2011 is shaping up to be the safest on record for airline travel, according to analysis of United Nations data by a trade group.
The International Air Transport Association reports that January to November of 2011 are the safest months on record since the U.N. started keeping data in 1945. The 11-month period has also seen a 22 percent improvement in safety from last year.
There's certainly already been a lot said about North Korea's Kim Jong Il. NPR's Anthony Kuhn has an obit and Planet Money has a recap of how North Korea's economy is fueled by drug dealing and smuggling of counterfeit goods.
Kim Jong Il succeeded his father and ruled the secretive nation for 17 years. It was a period that included repeated friction with the international community over North Korea's nuclear weapons program and a devastating famine in the late 1990s that may have been responsible for upwards of 2 million deaths.
Born in the spring of 1958, former Sen. Rick Santorum — the son of a psychologist and a nurse — was the second of three children in a Catholic family. The Pennsylvania Republican spent most of his childhood in the Pittsburgh suburbs.
If you feel hungrier as winter draws near, you're not alone. Even though most of us spend our days in climate-controlled offices and homes, our appetites seem to change when the days grow shorter. Some researchers say it's our primitive impulses promting us to stockpile calories for the winter ahead.
The flower auction house in Aalsmeer, the Netherlands, is one of the largest in the world — and a part of the country's strong export base. As Europe's debt crisis continues, the Dutch economy is feeling the effects of being heavily reliant on world trade.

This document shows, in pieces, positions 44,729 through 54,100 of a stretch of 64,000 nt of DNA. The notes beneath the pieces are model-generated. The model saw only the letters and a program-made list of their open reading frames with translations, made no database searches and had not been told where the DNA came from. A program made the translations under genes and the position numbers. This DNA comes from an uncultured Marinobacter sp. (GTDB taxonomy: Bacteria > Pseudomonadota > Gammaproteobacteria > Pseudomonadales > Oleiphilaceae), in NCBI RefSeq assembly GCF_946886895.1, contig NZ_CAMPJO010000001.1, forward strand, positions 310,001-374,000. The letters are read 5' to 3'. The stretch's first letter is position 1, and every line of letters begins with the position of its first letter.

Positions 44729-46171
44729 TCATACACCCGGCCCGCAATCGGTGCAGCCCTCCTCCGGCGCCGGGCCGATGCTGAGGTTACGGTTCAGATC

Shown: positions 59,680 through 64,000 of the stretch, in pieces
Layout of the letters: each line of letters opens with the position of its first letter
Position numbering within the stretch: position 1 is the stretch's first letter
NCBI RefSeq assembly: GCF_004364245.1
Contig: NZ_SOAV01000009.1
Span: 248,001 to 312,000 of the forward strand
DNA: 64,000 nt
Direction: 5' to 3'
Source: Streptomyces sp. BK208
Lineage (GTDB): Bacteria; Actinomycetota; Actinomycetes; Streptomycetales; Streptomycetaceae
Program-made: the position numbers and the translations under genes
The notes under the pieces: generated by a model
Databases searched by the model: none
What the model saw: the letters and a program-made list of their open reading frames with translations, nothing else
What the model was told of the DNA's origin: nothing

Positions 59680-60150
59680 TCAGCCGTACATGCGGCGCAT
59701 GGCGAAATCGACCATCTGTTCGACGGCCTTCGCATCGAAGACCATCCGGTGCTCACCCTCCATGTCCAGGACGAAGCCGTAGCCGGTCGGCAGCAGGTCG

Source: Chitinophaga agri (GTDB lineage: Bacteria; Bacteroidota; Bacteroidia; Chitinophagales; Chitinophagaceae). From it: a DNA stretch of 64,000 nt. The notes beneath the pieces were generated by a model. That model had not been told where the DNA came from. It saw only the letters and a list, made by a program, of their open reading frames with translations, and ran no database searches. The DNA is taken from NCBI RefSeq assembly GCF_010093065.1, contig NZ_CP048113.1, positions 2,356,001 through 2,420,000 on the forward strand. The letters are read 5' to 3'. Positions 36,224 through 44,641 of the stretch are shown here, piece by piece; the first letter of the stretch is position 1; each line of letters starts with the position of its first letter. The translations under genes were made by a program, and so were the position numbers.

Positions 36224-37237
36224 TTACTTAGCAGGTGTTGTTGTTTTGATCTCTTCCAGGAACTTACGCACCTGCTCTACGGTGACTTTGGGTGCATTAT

It's been two years since Kim Jong Un effectively became North Korea's "Great Successor" and heir to the seat of power in the communist nation run by a family dynasty — a dynasty that began with his grandfather, Kim Il Sung (the "Great Leader") and continued with his father, Kim Jong Il (the "Dear Leader").
But in that time about the only new thing we know is that he's two years older and now thought to be in his late 20s. And, that he appears about to become at least the titular head of an impoverished nation that threatens its richer neighbor to the south with nuclear weapons
Kim, whose official age was 69 but who actually was 70, died Saturday of a heart attack, according to North Korean state media.
He leaves behind a pretty much officially designated heir, his son Kim Jong Un, whose age is about 29. The young man has been given exalted titles including full general but has little experience compared with what his father had under his belt when Kim Jong Il's own father and predecessor, Kim Il Sung, died in 1994.
Only two weeks to go until Iowa Republicans head to their caucuses to begin choosing a presidential nominee and NPR's Pam Fessler reports on Monday's Morning Edition that many are still trying to decide who will win their votes.